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You have two bags containing balls.

Bag A contains 2 white balls, bag B

contains 2 black balls. You randomly

pick a ball from bag A and place it

into bag B, then you randomly pick a

ball from bag B and place it into bag

A - this will be called an iteration.

Note that after any number of

iterations the two bags will each

contain 2 balls. What is the

expected number of iterations needed

to go from the initial configuration

of 2 white balls in bag A and 2

black balls in bag B to a final

configuration of 2 black balls in

bag A and 2 white balls in bag B?

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The minimum number of iteration will be 2 if we pick white balls from bag A and black balls from bag b.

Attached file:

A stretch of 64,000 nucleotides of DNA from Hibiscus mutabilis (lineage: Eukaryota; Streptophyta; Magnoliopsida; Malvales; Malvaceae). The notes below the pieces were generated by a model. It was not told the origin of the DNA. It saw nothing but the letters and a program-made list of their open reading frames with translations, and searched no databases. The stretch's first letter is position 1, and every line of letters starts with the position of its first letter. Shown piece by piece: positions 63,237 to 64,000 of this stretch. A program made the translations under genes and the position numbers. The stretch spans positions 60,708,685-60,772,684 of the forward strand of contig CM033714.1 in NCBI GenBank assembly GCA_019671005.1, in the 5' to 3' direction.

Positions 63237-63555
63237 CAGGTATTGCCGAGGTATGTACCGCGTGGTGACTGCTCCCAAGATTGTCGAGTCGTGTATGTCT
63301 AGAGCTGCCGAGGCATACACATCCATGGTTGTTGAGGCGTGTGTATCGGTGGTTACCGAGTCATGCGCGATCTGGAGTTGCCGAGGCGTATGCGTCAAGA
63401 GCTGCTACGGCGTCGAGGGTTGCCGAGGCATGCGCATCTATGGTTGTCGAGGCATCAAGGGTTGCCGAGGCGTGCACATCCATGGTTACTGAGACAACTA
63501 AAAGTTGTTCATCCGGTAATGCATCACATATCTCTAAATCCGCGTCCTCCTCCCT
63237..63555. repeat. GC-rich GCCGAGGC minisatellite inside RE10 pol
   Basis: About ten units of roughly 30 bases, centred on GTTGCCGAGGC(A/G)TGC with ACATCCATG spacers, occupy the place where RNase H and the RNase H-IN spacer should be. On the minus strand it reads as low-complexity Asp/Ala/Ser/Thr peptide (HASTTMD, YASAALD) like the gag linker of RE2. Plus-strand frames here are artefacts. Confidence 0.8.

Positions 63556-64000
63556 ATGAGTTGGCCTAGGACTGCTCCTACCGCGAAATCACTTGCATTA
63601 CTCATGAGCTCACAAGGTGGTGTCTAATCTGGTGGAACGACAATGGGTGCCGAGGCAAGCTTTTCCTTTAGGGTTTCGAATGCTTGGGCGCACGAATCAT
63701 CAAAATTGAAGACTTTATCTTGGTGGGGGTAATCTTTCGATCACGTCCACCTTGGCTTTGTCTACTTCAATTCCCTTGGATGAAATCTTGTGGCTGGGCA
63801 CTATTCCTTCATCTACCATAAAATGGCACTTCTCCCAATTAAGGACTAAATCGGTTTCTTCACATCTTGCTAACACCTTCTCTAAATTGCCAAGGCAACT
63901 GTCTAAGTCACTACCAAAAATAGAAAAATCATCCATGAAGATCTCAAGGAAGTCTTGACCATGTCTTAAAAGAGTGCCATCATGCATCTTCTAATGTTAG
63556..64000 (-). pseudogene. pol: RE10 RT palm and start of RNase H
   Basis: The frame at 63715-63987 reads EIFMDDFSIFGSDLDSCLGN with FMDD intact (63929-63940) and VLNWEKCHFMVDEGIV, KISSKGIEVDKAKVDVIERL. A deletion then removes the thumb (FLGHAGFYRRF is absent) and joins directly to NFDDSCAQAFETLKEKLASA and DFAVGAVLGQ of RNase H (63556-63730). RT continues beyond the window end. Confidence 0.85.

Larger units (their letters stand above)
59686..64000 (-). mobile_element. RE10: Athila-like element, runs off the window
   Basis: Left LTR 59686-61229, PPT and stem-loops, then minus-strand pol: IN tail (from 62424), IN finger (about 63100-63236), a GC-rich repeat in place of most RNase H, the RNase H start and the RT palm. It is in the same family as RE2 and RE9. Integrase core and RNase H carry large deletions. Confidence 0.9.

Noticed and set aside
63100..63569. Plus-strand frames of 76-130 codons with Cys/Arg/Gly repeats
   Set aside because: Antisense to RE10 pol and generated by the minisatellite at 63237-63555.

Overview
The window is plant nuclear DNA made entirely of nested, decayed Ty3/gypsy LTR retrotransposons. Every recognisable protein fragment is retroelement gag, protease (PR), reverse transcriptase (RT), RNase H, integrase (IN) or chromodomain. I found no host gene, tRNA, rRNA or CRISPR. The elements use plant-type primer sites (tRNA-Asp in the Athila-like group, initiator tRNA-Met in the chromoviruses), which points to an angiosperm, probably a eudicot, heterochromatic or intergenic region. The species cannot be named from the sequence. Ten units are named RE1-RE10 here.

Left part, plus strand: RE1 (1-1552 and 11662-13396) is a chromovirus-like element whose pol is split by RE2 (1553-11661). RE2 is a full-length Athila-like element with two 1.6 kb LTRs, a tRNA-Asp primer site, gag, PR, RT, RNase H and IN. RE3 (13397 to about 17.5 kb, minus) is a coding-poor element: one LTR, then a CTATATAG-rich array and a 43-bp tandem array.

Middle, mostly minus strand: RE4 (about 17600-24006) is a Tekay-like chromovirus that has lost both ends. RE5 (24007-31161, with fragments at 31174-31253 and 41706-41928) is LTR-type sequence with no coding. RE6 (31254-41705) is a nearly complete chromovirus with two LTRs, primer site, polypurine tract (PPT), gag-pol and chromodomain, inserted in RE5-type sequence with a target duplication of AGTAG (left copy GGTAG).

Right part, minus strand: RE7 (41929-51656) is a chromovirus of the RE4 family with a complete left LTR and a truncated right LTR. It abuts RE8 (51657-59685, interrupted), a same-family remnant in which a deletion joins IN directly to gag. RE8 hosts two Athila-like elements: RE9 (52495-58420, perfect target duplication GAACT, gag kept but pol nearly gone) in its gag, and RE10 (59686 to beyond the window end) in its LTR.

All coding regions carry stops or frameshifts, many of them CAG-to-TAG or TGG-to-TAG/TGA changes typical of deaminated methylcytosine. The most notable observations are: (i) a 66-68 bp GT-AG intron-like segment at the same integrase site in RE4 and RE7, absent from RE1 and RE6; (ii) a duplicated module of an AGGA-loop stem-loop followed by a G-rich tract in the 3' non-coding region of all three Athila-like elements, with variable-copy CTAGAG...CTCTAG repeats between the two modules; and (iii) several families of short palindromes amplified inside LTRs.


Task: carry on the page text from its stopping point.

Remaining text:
The maximum number of iteration will be infinity if we pick a black ball from bag A and white ball from bag B except the first iteration.

But, in random choice, we might have to calculate the probability of choosing a white ball from bag A after the first iteration.

That's my first shot for this problem. if anyone can have a good idea to solve this problem. I will be happy to hear that.

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You have two bags containing balls.

Bag A contains 2 white balls, bag B

contains 2 black balls. You randomly

pick a ball from bag A and place it

into bag B, then you randomly pick a

ball from bag B and place it into bag

A - this will be called an iteration.

Note that after any number of

iterations the two bags will each

contain 2 balls. What is the

expected number of iterations needed

to go from the initial configuration